Little steps

Cerebral Palsy Awareness day has been and gone again. I wonder if the world is any different. Is every building accessible? Can any adult with CP access meaningful activities/employment? Is positive language being used (I’m looking at you “R” word!)? Have folk stopped staring?

I cannot answer yes to any of these questions (yet). They are all aims to keep striving for but are they a measure of lack of achievement? I think not. I reckon progress can be gauged in smaller increments.

My getting-bigger-by-the-minute girl has two applications pending for some kick a**e technology. One to cruise independently (and add to my grey hair!) in a powered wheelchair. The other will enable her to use her eyes to talk (I know right…amazing)! If there is such a thing as a time to have cerebral palsy, now is it. Amazing technological advances are becoming cheaper and allowing for new levels of involvement and independence right across the disability sector.

Positive role models are more prevalent then ever too. Skilled athletes gave their all at the recent Paralympics shining a light on the “ability” in disability. Kids of all abilities are regularly popping up in chain store advertising. Social media platforms allow many more voices to be heard. My kid doesn’t have to look far to see people like her living life well.

There’s lots of good stuff going on for people with CP (in amongst the crazy everyday juggle) that I can recognise when I pause and reflect.  It may be pertinent to remember that people with cerebral palsy and other disabilities were routinely institutionalised until only 20-30 years ago.   That is a big shift in attitude in my lifetime.  The world is not perfect for my girl and the extra challenges she has but it is perfect-er.


I because Cerebral Palsy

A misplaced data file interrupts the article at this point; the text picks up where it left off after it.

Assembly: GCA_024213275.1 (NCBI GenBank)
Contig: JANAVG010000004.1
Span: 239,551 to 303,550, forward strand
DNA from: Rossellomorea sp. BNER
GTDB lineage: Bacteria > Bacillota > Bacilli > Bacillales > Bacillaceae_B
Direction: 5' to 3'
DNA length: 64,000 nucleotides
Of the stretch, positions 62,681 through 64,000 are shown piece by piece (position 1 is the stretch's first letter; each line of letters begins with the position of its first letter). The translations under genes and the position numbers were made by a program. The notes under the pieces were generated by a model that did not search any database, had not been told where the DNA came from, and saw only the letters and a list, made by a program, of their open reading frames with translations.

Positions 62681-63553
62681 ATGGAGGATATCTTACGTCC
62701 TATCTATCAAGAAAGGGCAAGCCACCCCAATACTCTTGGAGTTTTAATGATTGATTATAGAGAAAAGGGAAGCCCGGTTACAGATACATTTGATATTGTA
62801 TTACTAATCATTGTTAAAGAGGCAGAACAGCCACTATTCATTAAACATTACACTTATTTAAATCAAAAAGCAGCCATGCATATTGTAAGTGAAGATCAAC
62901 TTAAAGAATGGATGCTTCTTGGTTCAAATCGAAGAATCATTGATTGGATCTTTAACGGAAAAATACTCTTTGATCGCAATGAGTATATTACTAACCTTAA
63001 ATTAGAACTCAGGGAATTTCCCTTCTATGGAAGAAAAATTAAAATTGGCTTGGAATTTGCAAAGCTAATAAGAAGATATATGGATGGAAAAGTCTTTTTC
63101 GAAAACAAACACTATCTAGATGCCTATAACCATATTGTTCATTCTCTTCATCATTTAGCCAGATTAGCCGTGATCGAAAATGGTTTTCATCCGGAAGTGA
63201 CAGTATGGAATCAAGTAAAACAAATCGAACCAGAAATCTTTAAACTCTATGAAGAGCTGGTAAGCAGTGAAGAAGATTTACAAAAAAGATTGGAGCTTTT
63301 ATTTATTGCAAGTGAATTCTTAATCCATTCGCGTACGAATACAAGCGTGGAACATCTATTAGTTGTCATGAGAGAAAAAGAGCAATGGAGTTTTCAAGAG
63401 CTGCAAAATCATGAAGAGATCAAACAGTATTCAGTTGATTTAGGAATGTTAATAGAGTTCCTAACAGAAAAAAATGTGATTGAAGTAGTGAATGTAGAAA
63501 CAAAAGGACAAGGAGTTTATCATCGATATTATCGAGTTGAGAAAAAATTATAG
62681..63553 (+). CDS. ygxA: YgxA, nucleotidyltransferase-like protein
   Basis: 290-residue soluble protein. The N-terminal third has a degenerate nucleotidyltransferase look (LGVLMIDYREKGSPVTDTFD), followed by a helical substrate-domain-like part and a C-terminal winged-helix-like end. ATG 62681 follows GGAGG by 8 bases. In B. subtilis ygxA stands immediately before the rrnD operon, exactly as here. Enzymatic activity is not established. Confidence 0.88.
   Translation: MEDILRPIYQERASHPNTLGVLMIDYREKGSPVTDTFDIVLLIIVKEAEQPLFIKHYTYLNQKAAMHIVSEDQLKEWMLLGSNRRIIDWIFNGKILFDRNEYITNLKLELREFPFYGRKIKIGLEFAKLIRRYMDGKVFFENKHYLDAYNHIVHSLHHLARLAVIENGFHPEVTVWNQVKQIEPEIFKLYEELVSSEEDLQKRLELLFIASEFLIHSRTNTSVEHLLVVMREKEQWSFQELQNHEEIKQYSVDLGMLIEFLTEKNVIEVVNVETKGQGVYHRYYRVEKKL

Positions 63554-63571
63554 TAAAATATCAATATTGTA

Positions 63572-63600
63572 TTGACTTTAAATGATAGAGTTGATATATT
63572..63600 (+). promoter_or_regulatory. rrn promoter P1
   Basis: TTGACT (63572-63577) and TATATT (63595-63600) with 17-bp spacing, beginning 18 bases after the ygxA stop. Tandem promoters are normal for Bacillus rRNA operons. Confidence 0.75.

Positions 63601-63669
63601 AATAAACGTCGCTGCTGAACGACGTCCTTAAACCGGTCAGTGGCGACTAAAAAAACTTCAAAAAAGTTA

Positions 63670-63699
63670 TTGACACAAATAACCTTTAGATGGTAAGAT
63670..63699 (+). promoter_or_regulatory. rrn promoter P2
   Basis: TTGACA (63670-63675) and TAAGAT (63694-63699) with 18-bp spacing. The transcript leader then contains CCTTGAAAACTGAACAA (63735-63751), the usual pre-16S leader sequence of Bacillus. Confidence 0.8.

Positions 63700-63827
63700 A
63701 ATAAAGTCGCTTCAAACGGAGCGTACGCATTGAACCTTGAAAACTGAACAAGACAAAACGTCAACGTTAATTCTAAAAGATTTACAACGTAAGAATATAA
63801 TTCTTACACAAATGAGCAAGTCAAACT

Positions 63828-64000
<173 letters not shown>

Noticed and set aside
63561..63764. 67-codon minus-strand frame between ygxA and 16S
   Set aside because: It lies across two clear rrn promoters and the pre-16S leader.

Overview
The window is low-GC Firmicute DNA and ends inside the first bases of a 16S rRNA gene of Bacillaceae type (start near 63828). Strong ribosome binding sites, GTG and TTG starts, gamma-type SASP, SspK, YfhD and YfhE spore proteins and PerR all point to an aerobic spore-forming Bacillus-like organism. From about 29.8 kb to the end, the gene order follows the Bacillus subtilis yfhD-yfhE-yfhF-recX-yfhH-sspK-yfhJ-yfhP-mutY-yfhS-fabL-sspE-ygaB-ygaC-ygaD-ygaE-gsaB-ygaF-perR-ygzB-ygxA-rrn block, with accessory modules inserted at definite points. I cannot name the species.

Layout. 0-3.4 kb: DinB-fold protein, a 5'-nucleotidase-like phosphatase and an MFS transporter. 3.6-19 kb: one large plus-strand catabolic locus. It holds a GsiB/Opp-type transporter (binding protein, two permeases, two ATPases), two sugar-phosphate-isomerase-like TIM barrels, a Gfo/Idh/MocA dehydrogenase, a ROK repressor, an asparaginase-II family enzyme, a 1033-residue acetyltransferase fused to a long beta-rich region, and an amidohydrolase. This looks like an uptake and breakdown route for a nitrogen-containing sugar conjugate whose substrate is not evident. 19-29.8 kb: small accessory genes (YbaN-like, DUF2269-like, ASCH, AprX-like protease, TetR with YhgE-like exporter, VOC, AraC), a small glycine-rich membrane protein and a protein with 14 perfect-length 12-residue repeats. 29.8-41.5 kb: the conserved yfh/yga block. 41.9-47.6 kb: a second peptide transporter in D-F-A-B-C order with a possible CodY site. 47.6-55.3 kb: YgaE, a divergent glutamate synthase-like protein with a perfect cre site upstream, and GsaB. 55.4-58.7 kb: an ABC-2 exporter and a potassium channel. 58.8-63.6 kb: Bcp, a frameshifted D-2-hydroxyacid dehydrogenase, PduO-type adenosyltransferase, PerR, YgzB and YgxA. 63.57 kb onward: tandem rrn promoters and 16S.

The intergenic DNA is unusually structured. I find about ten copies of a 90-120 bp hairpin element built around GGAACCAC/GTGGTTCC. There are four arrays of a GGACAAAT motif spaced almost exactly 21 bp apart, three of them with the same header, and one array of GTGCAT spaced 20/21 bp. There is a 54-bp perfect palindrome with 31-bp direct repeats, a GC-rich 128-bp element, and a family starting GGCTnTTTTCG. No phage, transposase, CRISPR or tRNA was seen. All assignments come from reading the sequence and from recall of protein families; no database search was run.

On Sunday missy and I met a curious little dude at the market. His mum gently suggested he say hi. He was quite shy so my girl used her communication book to ask his name and tell him hers. He asked his mum why she’s in a wheelchair. The lovely mum began to explain but she wanted to use her book again. It was the first time I have ever seen her explain her own diagnosis….my voice may have wavered as I said the words on her behalf…”I because cerebral palsy.” The mum (who I now have a mummy crush on) took the opportunity to relate missy’s words to the para-olympics they had been watching at home. Meanwhile his baby brother and my baby-adoring girl made eyes and had a little chat.

 I had seen the little man looking and took a sharp breath in expecting past experiences….but his mum turned it around naturally and gently. She made it ok for him to ask questions and answered them all. She encouraged him to interact and check out missy’s communication book but didn’t insist. Parents often look awkward when their kids stare and I get that. It is not always easy to know what to do and is a rare thing for a parent to ace it like this lovely mum did. A simple smile would have sufficed but this chat was so much more.

It reminded me of another occasion. A time when a child looked at and spoke about mine. It was so very different. I was shocked by what came From his mouth . There have been numerous occasions in between. Pointing. Staring. Swivel-on-the-spot-mouth-gaping. And a gorgeous girl who simply wanted to tell missy they had the same dolly. On Sunday we met a mum who made it normal for her son to be curious. And my girl….she shone. She took the opportunity to speak for herself, about herself.  At what the girl calls “country market” we were reminded that there are good people out there…really good ones. And for that we are grateful.

We are here!

CP Awareness Day has rolled around again…dodgy pun intended. The campaign this year has centred around staking your place on a map. To virtually shout loud and proud…” I /someone I care about has CP and this is my/our story”. I meant to join in…I really did. But life has been extra busy here. And I guess that is the point.

To our family Missy is many things before she is a diagnosis. She is a smart kid, an adoring sister, a loving daughter, a caring friend. She is patient and clever and forgiving and funny and…did I mention patient? She has been sick. For many weeks now. Cerebral palsy may not define her but it does have an effect on many aspects of her life. Her health is one of them. So, this year, this day finds us on the upswing of a very trying time with very little energy to wax lyrical about her story, what CP means to us or the changes we would like to see.